Greenhouse gas emissions combined with the El Nino phenomenon made 1998 the hottest year on average on Earth since the end of the 19th century, followed in descending order by 2002, 2003 and 2004, scientists said Thursday. from NASA.
"We have observed a very clear warming trend over the past 30 years mainly due to the increase in greenhouse gas emissions in the atmosphere," said James Hansen, climatologist at the Goddard Institute at NASA for space studies.
In 2004, the average global temperature of the Earth was 14 degrees celsius (57 degrees Fahrenheit), which is 0,48 ° C (0,86 ° F) higher on average than during the period from 1951 to 1980 , according to Mr. Hansen, quoted on the Nasa website.
The regions of the globe with the greatest temperature increase were Alaska, the Caspian Sea region and Antarctica.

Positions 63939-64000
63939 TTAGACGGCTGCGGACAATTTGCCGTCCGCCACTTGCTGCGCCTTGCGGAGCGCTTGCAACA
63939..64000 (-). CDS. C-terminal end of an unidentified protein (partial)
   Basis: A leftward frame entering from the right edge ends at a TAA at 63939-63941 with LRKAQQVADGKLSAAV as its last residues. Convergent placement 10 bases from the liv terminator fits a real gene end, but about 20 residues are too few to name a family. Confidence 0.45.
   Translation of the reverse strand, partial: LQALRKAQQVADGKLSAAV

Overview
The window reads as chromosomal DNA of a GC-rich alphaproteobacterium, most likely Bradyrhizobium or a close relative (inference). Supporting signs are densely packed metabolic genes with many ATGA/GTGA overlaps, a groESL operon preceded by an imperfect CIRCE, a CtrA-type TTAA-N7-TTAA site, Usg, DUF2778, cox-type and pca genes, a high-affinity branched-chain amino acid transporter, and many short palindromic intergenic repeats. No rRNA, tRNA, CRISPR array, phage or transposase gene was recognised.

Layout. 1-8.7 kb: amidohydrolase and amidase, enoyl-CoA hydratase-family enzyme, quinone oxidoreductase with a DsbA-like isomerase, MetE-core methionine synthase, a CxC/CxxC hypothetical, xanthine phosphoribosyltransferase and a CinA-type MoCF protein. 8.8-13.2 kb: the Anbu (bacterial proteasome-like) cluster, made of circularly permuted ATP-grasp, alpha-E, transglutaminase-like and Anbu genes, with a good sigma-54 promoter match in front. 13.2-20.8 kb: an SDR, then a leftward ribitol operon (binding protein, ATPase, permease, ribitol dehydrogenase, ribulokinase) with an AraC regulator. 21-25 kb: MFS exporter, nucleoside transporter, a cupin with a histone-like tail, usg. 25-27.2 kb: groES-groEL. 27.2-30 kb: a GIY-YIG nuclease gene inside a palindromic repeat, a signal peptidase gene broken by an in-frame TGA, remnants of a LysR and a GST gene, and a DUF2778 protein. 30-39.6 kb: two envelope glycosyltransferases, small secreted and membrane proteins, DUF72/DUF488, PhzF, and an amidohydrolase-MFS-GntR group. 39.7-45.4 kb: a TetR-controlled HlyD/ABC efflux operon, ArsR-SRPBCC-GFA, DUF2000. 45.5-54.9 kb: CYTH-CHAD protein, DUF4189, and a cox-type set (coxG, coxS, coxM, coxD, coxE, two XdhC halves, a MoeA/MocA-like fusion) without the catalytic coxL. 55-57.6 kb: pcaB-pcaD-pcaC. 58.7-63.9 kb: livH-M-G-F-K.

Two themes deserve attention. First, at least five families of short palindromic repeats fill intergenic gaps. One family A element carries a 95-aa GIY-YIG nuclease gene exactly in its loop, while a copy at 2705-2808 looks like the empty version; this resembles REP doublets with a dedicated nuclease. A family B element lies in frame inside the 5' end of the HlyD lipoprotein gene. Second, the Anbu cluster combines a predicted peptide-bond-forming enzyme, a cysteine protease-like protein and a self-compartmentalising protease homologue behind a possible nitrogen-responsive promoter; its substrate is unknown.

Solar energy retained in the atmosphere by the accumulation of greenhouse gases - especially carbon monoxide from industries and automobiles - combined with the El Nino Pacific Current could make 2005 an even hotter year than 1998, NASA said.
According to the agency, the warming is now such that it affects the seasons by making them permanently warmer.
To determine whether the Earth is warming or cooling, scientists are raising temperatures at several points on the ground (by weather stations) and at the ocean surface (by satellite).
They then calculate the median temperature so as to establish an average temperature over the entire surface of the Earth.